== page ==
Story anonymously submitted by Cass H. and published by Mark Perlman
What it was like
When I was growing up, I wanted to be a police officer. As I got a little bit older, I changed my mind and wanted to work with children, maybe as a school teacher. When I reached the age of 16, I decided what I really wanted to do was write; whether it was to be a famous novelist or write for a newspaper, I knew that was exactly what I wanted to be when I grew up. As I moved forward from an outstanding high schooler to a tuition-paying collegiate student, I assumed I was just like everyone else. I did my share of partying, drinking and smoking weed – it was 2006, who wasn’t doing these things? It wasn’t until the overwhelming college experience brought me back home to my old stomping grounds that I realized I wasn’t average and all of my dreams were slowly going to crumble away.
It wasn’t long before my days of marijuana smoking and drinking caught up to me, catching my first drinking and driving arrest around the age of 18. While the experience was expensive, I played the game, went to the sobriety classes, attended meetings and took the tests to get through the mess I had gotten myself into. Since I wasn’t able to drink or smoke, I decided to find ways around their rules by taking prescription drugs on a regular basis. I always held down a job so I was able to support my pill habit until my probation had finally ended when I had decided to embrace my freedom and venture into whatever else I could get my hands on.
I was forced to attend NA and AA meetings, so I had made quite a few friends in the program that I still visited regularly, despite still using drugs and alcohol during my visits. Close friends knew what I was doing and tried their damndest to talk me off the ledge but to no avail, had failed. After having received enough grief from my friends in the fellowship, I went off to do what I do best without their approval.
I started snorting heroin when I was about 21 years old. It was never dangerous in my eyes; it was my only true friend. Heroin was the epitome of what I had always wanted; something that never disappointed me and was always available for me. I found the playgrounds and the playmates who wouldn’t judge me for my drug use because they were in the same shoes as me. They were powerless over their addiction as well but we suffered in silence together. It didn’t matter how we got our money to support our habits but we always made sure that we had drugs everyday to satisfy our needs.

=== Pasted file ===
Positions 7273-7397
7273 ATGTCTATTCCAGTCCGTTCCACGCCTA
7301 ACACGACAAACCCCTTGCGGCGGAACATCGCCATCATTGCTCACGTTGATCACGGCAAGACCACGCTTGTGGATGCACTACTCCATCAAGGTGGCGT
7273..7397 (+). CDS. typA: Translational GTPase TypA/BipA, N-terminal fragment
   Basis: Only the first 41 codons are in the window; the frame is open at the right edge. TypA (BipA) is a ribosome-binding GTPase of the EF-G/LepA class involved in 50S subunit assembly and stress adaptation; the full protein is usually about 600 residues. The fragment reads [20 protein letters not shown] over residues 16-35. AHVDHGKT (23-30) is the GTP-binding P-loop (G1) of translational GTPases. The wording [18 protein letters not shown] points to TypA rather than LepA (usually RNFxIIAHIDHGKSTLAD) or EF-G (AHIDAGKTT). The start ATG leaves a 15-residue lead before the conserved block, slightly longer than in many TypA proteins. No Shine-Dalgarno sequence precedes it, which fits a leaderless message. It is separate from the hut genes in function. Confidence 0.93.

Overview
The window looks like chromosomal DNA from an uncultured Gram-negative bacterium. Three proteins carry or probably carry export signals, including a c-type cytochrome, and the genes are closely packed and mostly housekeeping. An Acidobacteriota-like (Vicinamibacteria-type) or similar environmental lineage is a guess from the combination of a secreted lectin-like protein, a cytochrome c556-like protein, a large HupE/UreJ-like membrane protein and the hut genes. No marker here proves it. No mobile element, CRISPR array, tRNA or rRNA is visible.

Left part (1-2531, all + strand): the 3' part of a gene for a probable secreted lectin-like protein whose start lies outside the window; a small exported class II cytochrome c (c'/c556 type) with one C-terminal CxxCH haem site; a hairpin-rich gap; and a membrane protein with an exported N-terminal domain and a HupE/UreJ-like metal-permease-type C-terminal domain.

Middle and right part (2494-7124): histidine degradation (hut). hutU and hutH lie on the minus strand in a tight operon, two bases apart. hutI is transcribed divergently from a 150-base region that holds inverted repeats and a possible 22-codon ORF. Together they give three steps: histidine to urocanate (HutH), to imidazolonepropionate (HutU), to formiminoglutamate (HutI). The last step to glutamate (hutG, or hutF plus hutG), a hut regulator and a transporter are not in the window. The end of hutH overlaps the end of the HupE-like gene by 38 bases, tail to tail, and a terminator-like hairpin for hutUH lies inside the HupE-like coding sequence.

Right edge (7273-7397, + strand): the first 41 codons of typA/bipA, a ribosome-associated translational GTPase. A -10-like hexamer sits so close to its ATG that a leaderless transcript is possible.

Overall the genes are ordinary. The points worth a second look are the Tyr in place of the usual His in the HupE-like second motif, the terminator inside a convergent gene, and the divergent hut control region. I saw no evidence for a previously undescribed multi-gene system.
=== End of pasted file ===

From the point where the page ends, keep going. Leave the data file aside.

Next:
I became jobless. I became homeless. I had no vehicle; only a bicycle to get me to and from the houses I could buy drugs from. I slowly began to disappear from the lives of the people who used to mean the most to me. I went to rehab – only to try to please my close friends and family so that they would trust me again. I lasted about seven days before I left and decided that getting sober wasn’t for me.
Some days, I don’t know how I survived the next couple of years. It was an on and off battle of trying to get sober and failing. It wasn’t until I decided to move out of state for a little over a year that I finally got myself clean and sober. I had gotten into a relationship with someone and had my first child, so about 8 months after leaving, I had returned back to my home state to raise my daughter around her family.
I left my daughter’s dad and stayed sober for about six years. I had a great job and made a lot of money. I raised her well and mostly on my own. It wasn’t until an old friend contacted me on Facebook that my life slowly spiraled out of control once again. It wasn’t long before she and I were using again. I drove through my savings in a matter of weeks. I lost my apartment. I crashed my vehicle into a building. I almost lost my job and daughter. The problems that I had worked so hard to get away from had found me once again but the only person to blame was myself.
As addicts, we know what will happen if we choose to use when we are sober – the point of the program is knowing what to do to maintain that sobriety.
I knew what was going to happen when I went back to my old stomping grounds. I knew what was going to happen if I picked up that first drug. I knew the chaos that would ensue if I was to keep using. As addicts, we know what will happen if we choose to use when we are sober – the point of the program is knowing what to do to maintain that sobriety.
What it’s like now
Today, I am in recovery. I am a full-time student in college again. I am a mother of two children of my own and soon to be married with two more children to call my own. Today, I don’t need drugs or alcohol to live a full and happy life. I have made many mistakes in my life. I have done many things that I can’t take back. I have experienced many heartaches, many losses and many turbulent times – but here I am living my life to the fullest.
Over the course of 8 years, I have seen 13 of my old friends pass away from their addiction. I know what happens when I choose to use drugs and alcohol so today, I choose to stay sober. The program of NA and AA gave me many tools to use in my everyday life. Working the program not only helped me stay sober yet again, but it helped me figure out what my flaws and defects were that made me want to use drugs. I made amends the first time I got sober, then the second time, I made amends again. Relapse may be a part of recovery, but it doesn’t have to be.
Today, I am grateful. I am grateful for my sobriety and the life that I live. My worst day sober will always be better than my best day high. I share my story and my experiences with others in hopes that I can somehow show those seeking recovery that it is possible and it does get better. Today, I am more than just an addict in recovery; I am a living example of what sobriety can give to you if you choose to recover from your addiction.